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TWO HARBORS, Minn.—The shadowy forms ghost through the forest almost like a procession of deer. They travel in single-file, rolling through a dense snowfall coming down in flakes the size of Wheaties. The only sounds are the squeak of nubby tires on the fresh snow. A cadre of fat-bikers, riding their balloon-tired cycles, are out for a Sunday afternoon tour of the groomed trails of the Lake County Demonstration Forest north of Two Harbors, Minn. "This is one of my favorite places to ride," says Josh Kowaleski of Duluth, Minn.
DULUTH, Minn. — Kandi Geary was just getting ready to leave Kohl's department store in Duluth. A woman and her young daughter were just entering the store. Duluth's Geary, 60, described what happened next. "I was at the bench inside the store," Geary said. "I was putting my hat and mittens on to go outside." This occurred just before Christmas. Geary recently shared her story in a phone interview. Geary said the woman entering the store with her daughter mentioned in passing, "I love your hat." That didn't surprise Geary, she said.
GRAND RAPIDS, Minn. — The sun hadn't yet crested the horizon on Tuesday, Jan. 9, when Greg Clusiau and Lorin LeMire began perforating the frozen surface of the lake with fishing holes. "We'll see what's down there before we set up," said Clusiau, who calls Keewatin, Minn., home.
This will sound crazy, I know. But maybe I am not alone. Sometimes, when I'm out with one of my friends — biking or hunting or paddling or running — I find myself thinking about what I would say about them at their funerals.
GRAND MARAIS, Minn. — Paul Sundberg knows what kind of photos his followers appreciate most. He shoots excellent photos of loons feeding their chicks, moonrises over Split Rock Lighthouse, ore boats lit up on summer nights and wolf pups at a rendezvous site. But the Grand Marais photographer says it's another kind of photo that tops all the rest. "My best sellers are the Lake Superior storms," said Sundberg, 68.
The morning's first grudging light had just begun to slip over the land as our train of anglers ventured forth. Four of us, well-Thinsulated and wearing ice cleats for purchase, trundled onto the surface of Fish Lake seeking crappie dinners. We knew the ice was good where we were headed, to the little island maybe a half-mile away. Some among us had been there a few days earlier. A skim of snow covered much of the lake, but where it had blown the ice clean, we inspected the cracks. Yep. We could see the ice was a good 6 or 8 inches thick.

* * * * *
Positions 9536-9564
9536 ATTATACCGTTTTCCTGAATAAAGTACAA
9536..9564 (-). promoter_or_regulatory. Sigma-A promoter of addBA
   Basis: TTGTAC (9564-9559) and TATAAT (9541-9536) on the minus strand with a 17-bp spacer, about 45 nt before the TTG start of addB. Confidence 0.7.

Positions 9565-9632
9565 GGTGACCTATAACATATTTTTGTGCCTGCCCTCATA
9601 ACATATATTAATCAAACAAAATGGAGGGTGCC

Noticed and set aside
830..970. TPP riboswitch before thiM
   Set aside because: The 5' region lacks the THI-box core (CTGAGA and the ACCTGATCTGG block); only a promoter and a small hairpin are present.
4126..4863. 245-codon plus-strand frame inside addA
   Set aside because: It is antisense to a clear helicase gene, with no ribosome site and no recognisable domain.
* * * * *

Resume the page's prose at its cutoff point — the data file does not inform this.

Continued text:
A 12-mile segment of the Norpine Trail System on the North Shore will be open to fat-bikers as well as cross-country skiers this winter. The designated ski trail, groomed for both classic and skate skiing, will be open to fat bikes on a trial basis this winter, according to Norpine Trail Association officials. The out-and-back trail segment open to bikers is from the Ski Hill Road at Lutsen to near Cascade Lodge. Fat-bikers will be permitted to ride on the wider portion of the trails groomed for skate-skiing under appropriate conditions.
The snowies have come again. Snowy owls, denizens of the high Arctic with more than 4-foot wingspans, are showing up in large numbers across Minnesota and other Great Lakes states this winter. Many also have been seen along the New England coast. Such an unpredictable invasion is called an "irruption" by birdwatchers. As of Wednesday, Dec. 13, an estimated 173 snowy owls had been observed in 57 of Wisconsin's 72 counties, said Ryan Brady, a conservation biologist with the Wisconsin Department of Natural Resources in Ashland.
DULUTH — Earlier this week, Bob Rogers and friends delivered 403 bikes that 403 lucky kids will find waiting for them on Christmas morning. This is the ninth year that Duluth's Rogers has held his annual bike drive. And 403 is the most bikes that Bob's Bike Drive has ever delivered. They've gone to the Salvation Army in Duluth, to the Superior Fire Department, the Ashland Fire Department and the Hibbing Fire Department, among other places, for distribution to families. Over the nine years of the bike drive, about 1,800 kids have received Bob's bikes.
MADISON, Minn. — I have come west again, to kill a pheasant. Maybe several pheasants, should our fortune be so good. Gone now, the too-warm early-season days of October. Gone, too, the massive tracts of standing corn where the birds had too much room to hide. This is the early December hunt. The corn is harvested. Three of us have come, as we have for more than 30 years, to hole up in the red farmhouse. That's three dog lives for some of us, four for others.